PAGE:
bocopro’s right…I had heard that “Frankly, Scarlett, I don’t give a damn” was utterly scandalous when God With the Wind came out…….oh, for those better days.

    Yes, Cultural Standards are certainly falling….I feel for our children.

    ALSO: My post was mostly about YOUNG PEOPLE, YOUNG GIRLS PARTICULARLY, using this language……..I’m not so hung up on adults using it from time to time…….I do, I have to admit, when it’s warranted!!……..but

    Kid is right…hearing it on TV is prevalent and it JANGLES my nerves…I’m always so stunned…

    There’s a restaurant called Fuddrucker’s nearby…tell me that’s not a play on words….I think it’s probably a chain.


  23. Kid says:

    It’s a chain Z.

    I’ll add our company must get tax breaks or something for hiring ex-cons/gangbangers. We had a black guy -= Nick, in there for a year. Every 3rd word was MFer. I’m sure he had no idea it could be offensive. He left after he got into a fight with another black guy, was losing and picked up a lead pipe to hit him with. The HR lady got it away fro him and buh bye now. He had to go at that point, else someone could sue them for a future incident since they now knew how dangerous he could be.

    Also, I come in one morning a couple years ago, and someone has their very young black kids in the break room watching TV, (Don’t know what channel, thought it was BET) becuase the day care was not available or sometihng, and there is a rap song playing witht he lyrics “Read a book, read a book, read a MFing book”. These kids are single digit age.


  24. Mal says:

    I remember when I was in basic training in 1951 there was a young guy from another country, which one, I don’t remember, and one day he asked what the F word meant. We all laughed, then someone asked him what he thought it meant, and he said sexual intercourse, and we told him he was right, then he asked why we say pass the F——g butter, or we’re F—–g mad, etc. We all laughed because he was really serious. I mean, how does one logically explain that to him?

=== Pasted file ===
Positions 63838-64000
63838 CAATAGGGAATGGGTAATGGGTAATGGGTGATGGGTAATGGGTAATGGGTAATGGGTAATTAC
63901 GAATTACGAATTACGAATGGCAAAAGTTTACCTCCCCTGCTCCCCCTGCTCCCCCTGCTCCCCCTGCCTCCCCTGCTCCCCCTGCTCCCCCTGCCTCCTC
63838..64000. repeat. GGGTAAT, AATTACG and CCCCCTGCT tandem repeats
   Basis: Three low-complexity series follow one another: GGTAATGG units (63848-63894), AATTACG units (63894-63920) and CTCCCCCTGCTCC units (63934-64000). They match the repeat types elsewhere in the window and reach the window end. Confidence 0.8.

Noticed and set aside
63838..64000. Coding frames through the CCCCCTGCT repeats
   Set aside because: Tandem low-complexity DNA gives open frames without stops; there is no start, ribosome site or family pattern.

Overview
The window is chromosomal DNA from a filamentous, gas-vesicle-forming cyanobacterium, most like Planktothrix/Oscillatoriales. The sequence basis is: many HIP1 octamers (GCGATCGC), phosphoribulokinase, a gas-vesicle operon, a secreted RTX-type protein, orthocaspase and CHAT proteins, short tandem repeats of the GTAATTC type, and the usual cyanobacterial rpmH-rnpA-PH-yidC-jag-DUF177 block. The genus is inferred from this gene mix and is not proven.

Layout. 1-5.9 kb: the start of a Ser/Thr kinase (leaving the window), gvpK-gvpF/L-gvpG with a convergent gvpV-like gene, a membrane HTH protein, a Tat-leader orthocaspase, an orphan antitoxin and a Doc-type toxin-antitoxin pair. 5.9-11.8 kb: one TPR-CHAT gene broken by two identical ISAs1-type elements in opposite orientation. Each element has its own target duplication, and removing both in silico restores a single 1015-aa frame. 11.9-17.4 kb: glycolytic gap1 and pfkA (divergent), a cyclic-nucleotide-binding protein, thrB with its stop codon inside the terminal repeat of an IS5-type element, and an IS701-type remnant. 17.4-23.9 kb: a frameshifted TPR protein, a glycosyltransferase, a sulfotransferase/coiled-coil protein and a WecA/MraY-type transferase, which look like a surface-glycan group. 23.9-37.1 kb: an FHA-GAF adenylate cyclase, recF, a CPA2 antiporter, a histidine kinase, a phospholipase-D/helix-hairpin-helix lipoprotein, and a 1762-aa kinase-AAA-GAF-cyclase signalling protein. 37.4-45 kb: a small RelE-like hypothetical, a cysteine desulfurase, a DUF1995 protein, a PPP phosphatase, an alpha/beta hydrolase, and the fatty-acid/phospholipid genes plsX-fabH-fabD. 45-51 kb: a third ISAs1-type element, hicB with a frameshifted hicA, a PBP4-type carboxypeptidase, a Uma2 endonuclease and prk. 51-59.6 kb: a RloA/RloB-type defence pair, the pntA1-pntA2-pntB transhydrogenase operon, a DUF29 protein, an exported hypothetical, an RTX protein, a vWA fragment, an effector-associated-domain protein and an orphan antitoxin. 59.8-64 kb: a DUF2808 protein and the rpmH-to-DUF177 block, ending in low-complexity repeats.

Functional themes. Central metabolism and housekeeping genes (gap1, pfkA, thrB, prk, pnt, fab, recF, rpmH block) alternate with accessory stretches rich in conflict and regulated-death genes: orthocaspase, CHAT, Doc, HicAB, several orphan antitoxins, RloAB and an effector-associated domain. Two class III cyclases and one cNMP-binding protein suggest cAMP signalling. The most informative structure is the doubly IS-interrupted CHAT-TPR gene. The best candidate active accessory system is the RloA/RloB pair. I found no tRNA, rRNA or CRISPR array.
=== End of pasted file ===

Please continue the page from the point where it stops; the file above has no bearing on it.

25. geeez2014 says:

    Oh, kid…SEE? They don’t even realize MF might be real offensive to people.

    Mustang, the more I think about it, gets it most right; it’s about respect for others and , in my opinion, falls in with breast feeding with no cover in front of men and children (yes, I’ve seen it), women who wear stretch-clothing over 9 month pregnancy bellies…man, if there’s anything unholy about dressing, that is IT.

    Dennis Prager talked about how UNHOLY our culture’s become….pregnancies are now called BABY BUMPS, which make it so ‘throw away’..so dismissive and cheap. I believe those lousy very VERY tight pregnancy outfits are unholy…some things are best kept beautifully private between a woman and her (hopefully) husband.
    People swear, people cross the street knowing YOU in the car are the one to worry about not hitting them, not THEM, God forbid!
    Unholy is a very good word for all of this, i think.


  26. Imp says:

    Mal…someone told me once that it was a noun, a verb, an adverb, a pronoun, an adjective and more! It can be used in any situation.


  27. John M. Berger says:


  28. geeez2014 says:

    Imp: That’s true….one really GOOD thing about that word is you can use however you want to!

    John…very funny.


  29. Mal says:

    That was hilarious, John! And Imp, what you said is true It all depends on how the word used.


  30. Bob says:

    The F bomb is OK to use, and oral sex is not considered real sex. Just ask the Clintons.

    John: F’ing aye!